St. Paul is doing battle big time in this text with immorality. He is telling the truth that some very distressing and painful sins are being committed by Christian people. He is not mincing words. “Those who live like this will not inherit the kingdom of God.” And so fits of rage and discord and ambition and drunkenness, orgies, factions and the like are being denounced. We would prefer not to talk about all of this in polite conversation. It makes us squirm as we see sin in our own lives detailed.
The truth is often painful. About ten years ago I flew to San Antonio to preside at a wedding of a good friend of mine. I have known Jason for twenty years and he and his fiancé were to be married on the River Walk the next day. He picked me up at the airport and very quickly, as we were talking and not paying much attention to the streets became lost. Driving along an unfamiliar residential street it was obvious we were going the wrong way. I said to Jason, “Just pull into a driveway and turn around.” Jason looked at me like I was the man in the moon and said, “Me, turn around here, an African-American man turning around in some white guy’s driveway in the whitest part of town. Are you kidding? I and you might be killed.” I restrained myself from saying, “No, that won’t happen.” Jason’s reality is that every day he has to drive while “being black.” His experiences are not mine. I might want to pretend that racism and the violence that often surrounds it is not real. I might want to minimize it but racism is very real and very personal for him. The good news that weekend was that we found our way from being lost in traffic and that the happy couple was beautifully married.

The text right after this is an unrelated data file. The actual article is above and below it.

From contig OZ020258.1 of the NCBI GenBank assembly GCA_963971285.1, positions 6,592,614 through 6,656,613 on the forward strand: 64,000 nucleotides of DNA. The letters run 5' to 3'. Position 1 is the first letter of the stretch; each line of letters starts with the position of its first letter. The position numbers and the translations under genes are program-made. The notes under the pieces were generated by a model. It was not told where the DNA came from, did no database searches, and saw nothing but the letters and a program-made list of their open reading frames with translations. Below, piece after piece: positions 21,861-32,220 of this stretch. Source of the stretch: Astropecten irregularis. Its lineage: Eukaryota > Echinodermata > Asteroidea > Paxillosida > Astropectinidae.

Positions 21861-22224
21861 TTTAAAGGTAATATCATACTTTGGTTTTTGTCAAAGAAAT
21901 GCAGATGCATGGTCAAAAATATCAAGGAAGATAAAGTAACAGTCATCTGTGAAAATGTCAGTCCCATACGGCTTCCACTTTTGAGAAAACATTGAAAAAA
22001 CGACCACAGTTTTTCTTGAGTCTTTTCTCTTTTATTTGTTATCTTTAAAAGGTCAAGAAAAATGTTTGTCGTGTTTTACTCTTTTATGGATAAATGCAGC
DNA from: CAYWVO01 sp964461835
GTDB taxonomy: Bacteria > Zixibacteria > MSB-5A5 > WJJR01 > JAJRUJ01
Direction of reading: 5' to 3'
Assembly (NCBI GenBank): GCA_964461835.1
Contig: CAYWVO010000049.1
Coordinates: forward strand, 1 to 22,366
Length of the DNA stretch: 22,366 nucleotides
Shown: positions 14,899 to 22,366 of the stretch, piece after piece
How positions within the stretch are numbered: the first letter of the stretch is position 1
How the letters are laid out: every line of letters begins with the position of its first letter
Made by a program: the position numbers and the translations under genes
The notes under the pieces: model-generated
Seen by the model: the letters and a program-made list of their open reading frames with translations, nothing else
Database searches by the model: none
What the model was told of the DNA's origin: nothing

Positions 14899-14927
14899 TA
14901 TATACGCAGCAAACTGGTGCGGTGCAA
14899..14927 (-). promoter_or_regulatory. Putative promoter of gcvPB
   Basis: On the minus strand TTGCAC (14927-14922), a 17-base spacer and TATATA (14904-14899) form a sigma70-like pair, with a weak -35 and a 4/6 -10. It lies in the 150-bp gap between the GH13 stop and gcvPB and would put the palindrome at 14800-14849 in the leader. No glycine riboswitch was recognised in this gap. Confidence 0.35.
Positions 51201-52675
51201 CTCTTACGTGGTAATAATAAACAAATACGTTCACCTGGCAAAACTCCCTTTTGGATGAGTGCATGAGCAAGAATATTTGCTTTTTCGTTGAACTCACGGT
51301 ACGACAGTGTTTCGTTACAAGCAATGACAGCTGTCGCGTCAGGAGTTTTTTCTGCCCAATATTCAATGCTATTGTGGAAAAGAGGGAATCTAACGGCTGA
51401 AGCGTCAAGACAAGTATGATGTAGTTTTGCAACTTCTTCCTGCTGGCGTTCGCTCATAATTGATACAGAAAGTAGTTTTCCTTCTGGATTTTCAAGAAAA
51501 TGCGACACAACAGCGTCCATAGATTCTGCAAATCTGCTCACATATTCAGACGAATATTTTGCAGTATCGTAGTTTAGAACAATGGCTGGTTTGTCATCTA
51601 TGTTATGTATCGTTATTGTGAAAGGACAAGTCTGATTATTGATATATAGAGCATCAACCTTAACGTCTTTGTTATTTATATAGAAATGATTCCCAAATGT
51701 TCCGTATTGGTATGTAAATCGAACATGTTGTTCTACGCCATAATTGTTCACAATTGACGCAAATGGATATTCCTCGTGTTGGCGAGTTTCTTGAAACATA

St. Paul tells the truth and it must be faced. We have all the tools we need to destroy ourselves and we are doing it by our own actions. The hope for us is that Jesus Christ loves us even when we are evil and stupid. This hope endures even as our sins threaten to overwhelm us.
Let us pray: You alone O God can save us. Save us, we pray from ourselves. Save us, O God from what we do and what we do not do. Flood our lives with your grace so even as we live in the midst of the troubles and evil of this life we might rise to a new day in you. From our sins, God save us. From our fears deliver us and bring us to serve you in the name of Jesus our Lord and hope giver. Amen.
Thursday July 9. 2020
Fifth Layer of Hope: FRUITS OF THE HOLY SPIRIT
Text: Galatians 5:22-23